Nat Geo to Premiere 2-Hour Special AMERICA VS. IRAQ Today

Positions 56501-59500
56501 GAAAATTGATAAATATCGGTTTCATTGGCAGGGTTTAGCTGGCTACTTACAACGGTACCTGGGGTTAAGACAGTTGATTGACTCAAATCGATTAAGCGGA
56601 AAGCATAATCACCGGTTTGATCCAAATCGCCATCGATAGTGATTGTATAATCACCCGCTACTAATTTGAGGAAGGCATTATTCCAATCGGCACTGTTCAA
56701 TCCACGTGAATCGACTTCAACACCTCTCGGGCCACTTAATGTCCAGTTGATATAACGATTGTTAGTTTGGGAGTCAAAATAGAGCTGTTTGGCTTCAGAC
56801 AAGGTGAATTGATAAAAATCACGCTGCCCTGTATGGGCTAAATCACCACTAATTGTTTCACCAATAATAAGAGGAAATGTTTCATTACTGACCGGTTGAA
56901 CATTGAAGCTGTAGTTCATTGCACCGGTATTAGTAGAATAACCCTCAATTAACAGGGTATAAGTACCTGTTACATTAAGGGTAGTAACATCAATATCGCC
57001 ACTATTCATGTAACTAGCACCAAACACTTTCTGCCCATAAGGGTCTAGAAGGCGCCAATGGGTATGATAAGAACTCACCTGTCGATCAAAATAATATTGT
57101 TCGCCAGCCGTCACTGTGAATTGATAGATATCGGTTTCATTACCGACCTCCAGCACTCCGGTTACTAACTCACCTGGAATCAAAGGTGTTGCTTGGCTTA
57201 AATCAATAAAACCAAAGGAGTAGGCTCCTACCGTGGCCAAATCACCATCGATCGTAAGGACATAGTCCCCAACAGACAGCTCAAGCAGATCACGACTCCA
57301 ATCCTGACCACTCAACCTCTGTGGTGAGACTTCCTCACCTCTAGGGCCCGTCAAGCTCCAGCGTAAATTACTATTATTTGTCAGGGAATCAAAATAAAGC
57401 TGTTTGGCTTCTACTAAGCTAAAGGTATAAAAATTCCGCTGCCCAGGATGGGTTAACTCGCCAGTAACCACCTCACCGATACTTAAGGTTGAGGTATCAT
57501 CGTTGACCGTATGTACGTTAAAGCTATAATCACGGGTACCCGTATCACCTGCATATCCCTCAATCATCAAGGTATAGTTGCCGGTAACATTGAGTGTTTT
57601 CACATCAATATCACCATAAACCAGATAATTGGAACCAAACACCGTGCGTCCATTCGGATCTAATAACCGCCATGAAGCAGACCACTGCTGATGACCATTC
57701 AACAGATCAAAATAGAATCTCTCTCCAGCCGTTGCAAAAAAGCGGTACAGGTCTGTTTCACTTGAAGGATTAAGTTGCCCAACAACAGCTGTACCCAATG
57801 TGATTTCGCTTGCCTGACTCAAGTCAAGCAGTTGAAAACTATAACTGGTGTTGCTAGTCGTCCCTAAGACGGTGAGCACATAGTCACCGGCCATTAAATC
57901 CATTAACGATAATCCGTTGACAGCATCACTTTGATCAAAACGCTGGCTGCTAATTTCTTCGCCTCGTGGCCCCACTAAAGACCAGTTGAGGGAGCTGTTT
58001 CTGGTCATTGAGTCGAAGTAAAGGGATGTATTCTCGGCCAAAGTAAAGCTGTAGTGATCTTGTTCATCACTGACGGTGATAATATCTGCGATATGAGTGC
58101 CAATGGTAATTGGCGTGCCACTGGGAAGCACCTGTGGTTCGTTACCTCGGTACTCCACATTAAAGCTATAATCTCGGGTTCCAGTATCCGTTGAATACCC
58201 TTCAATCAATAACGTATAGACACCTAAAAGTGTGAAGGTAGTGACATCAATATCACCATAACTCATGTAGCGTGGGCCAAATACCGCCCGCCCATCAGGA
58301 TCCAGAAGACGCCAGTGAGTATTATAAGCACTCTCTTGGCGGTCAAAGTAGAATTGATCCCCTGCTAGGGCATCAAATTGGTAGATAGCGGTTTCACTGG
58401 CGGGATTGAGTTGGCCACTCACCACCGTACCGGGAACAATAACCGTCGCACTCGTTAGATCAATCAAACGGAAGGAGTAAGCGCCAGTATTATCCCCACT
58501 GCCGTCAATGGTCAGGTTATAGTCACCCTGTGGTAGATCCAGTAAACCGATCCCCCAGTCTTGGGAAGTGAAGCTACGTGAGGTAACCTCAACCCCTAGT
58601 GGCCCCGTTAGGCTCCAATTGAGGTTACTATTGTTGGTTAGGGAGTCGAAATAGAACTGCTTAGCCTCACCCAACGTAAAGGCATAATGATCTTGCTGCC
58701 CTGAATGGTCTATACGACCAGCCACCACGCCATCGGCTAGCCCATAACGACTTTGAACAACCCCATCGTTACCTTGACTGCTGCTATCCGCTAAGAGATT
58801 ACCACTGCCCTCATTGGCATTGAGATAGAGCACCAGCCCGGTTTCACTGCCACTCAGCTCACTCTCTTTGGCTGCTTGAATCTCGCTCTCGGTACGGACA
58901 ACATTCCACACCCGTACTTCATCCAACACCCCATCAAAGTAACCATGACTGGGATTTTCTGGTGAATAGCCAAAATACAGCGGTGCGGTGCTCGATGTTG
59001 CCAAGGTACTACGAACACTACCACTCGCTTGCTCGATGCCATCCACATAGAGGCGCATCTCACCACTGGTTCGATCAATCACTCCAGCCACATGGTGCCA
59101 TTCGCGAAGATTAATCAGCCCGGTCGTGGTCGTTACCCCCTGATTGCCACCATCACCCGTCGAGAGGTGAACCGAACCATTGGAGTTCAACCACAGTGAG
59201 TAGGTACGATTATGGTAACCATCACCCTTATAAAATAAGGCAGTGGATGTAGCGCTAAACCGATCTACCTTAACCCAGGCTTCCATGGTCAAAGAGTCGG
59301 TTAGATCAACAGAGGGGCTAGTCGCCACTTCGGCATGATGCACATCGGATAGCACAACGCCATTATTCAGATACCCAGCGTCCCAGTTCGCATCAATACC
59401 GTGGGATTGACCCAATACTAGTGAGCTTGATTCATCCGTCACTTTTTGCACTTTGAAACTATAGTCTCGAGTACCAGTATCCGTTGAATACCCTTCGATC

Perhaps it's easy to turn a blind eye to Iraq, 10 years later - to look away as the Iraqi people are on the verge of another war with themselves. And to fail to notice that nearly 1,000 people were killed last month, the deadliest month in the past five years. But some at the top can look now at the Iraq War with their eyes wide open. Is it confusion? Confidence? Regret? Pride? Anger?Never before have the big players from Washington, London and Baghdad been brought together in one program to tell the inside story of the Iraq War. America Vs. Iraq, a powerful two-hour film premiering tonight, Monday, August 26, at 9 PM ET/PT on National Geographic Channel (NGC), gives new insight into the decision making in this conflict that, for a decade, has split U.S. public opinion. For more information, visit www.natgeotv.com. From the same team at Brook Lapping Productions who created NGC's two Peabody award- winning films Putin, Russia and the West and Iran and the West, America Vs. Iraq follows the lead up to war in January 2002 through the withdrawal of U.S. troops to Iraq today. Original interviews include Vice President Dick Cheney, Secretary of State Colin Powell, General David Petraeus, National Security Advisor Steve Hadley, CIA Deputy Director John McLaughlin, CIA head of Iraq Operations Luis Rueda, British Prime Minister Tony Blair, British Foreign Secretary Jack Straw and Iraq's three prime ministers since the fall of Saddam: Nouri al-Maliki, Ibrahim Jaafari and Ayad Allawi. Among the former members of Saddam's regime who tell their part in the story is Saddam's last foreign minister, Naji Sabri, who illuminates his role in a meeting with a CIA source that convinced Washington that Saddam had weapons of mass destruction (WMD). America Vs. Iraq goes inside the Oval Office at the moment of war. Vice President Cheney says in the film: "The president kicked everybody out except me he asked me to stay and then turned to me and said, 'Dick what do you think we should do?'" Hear Cheney describe how in January 2002 he called in the CIA to ask whether they could engineer a coup to remove Saddam Hussein. He says he was convinced that the biggest threat of another terrorist attack after 9/11 was from Saddam Hussein and Iraq. Going to the UN to demand weapon inspectors return to the country - as Colin Powell and many foreign statesman demanded - would "get us all tangled up," Cheney says. We also hear from the top Iraqis who describe the lead-up to war from their side. General Hussam Amin, Iraq's liaison to UN weapons inspectors, says, "President Saddam Hussein sent for me. He said America and Britain would never be satisfied. They would look for any excuse to go to war. So we must play for time." General Raad Hamdani of the Iraqi Republican Guard recounts his pleading conversation with Saddam, telling him that their weapons were obsolete. "We don't have modern air defense systems. We'll be target practice for American pilots." And an Iraqi general describes why Iraq ignored orders to destroy all of their WMDs after the first Gulf War, and what they did in The Following years. He explains: "We feared an attack by Iran. So we kept some weapons and hid them from the UN. We had 85 missiles that could reach Tehran. We also had the biological weapons program. And we were researching chemical weapons. ... We got the order to destroy all the hidden weapons and the equipment that hadn't been declared. And they were actually destroyed. But he ordered us to keep no written records. Why? Because documents can leak." In America Vs. Iraq, Jay Garner and Paul Bremer - the two men who, after the fall of Saddam, were sent to restore Iraq - each tell their story. Garner recalls the challenges he immediately faced: "I went to the hospital ... and they didn't have any electricity or anything. I went to the sewage facility and there was nobody there and I thought, boy, you've gotta get this thing working, 'cause if we don't, we're gonna have an epidemic." They describe the telephone call from Washington, in which Bremer breaks the news to Garner that he is coming to take over from him (Garner had been in Iraq for less than a month). And Bremer also describes a private meeting with President Bush when he told him that his policy of a quick departure from Iraq could not be carried out. Then, Walter Slocombe, the Pentagon official in charge of the Iraqi defense ministry, describes how he decided that Saddam's army must be disbanded - and its soldiers not paid. Coalition Adviser Colonel Paul Hughes recalls: "I was dumbstruck. How could he have done this? You don't take 400,000 men who know where munitions are stored all over Iraq and say, 'You guys are no longer relevant.'" General David Petraeus recalls his conversation with Slocombe, saying, "'Walt, your policies are killing our soldiers.' ... that got his attention." In 2006, Condoleezza Rice and her British counterpart, Jack Straw, went to Baghdad to tell Iraq's first democratically elected prime minister to resign. Straw reveals: "We were the occupying powers, we were the postcolonial imperialists trying to remove a democratically elected Prime Minister; this was tough stuff." As Rice uses all her diplomatic skills, former Prime Minister Jaafari recalls: "Rice had never been so gentle with me. Never before had I seen her being so feminine." After 10 years of war, more than 4,500 American forces and more than 120,000 Iraqis have lost their lives. This year, the sectarian violence only seems to increase, placing the liberators' dreams of a peaceful Iraq still out of reach. America Vs. Iraq is produced by Brook Lapping Productions for NGC. For Brook Lapping, series producer is Norma Percy. Executive producers are Brian Lapping and Paul Mitchell. Producer/Directors are David Alter and Charlie Smith. For NGC, executive producer is Michael Welsh; Vice president, production & development is Kevin Mohs; senior Vice president, production & development is Noel Siegel; president is Howard Owens.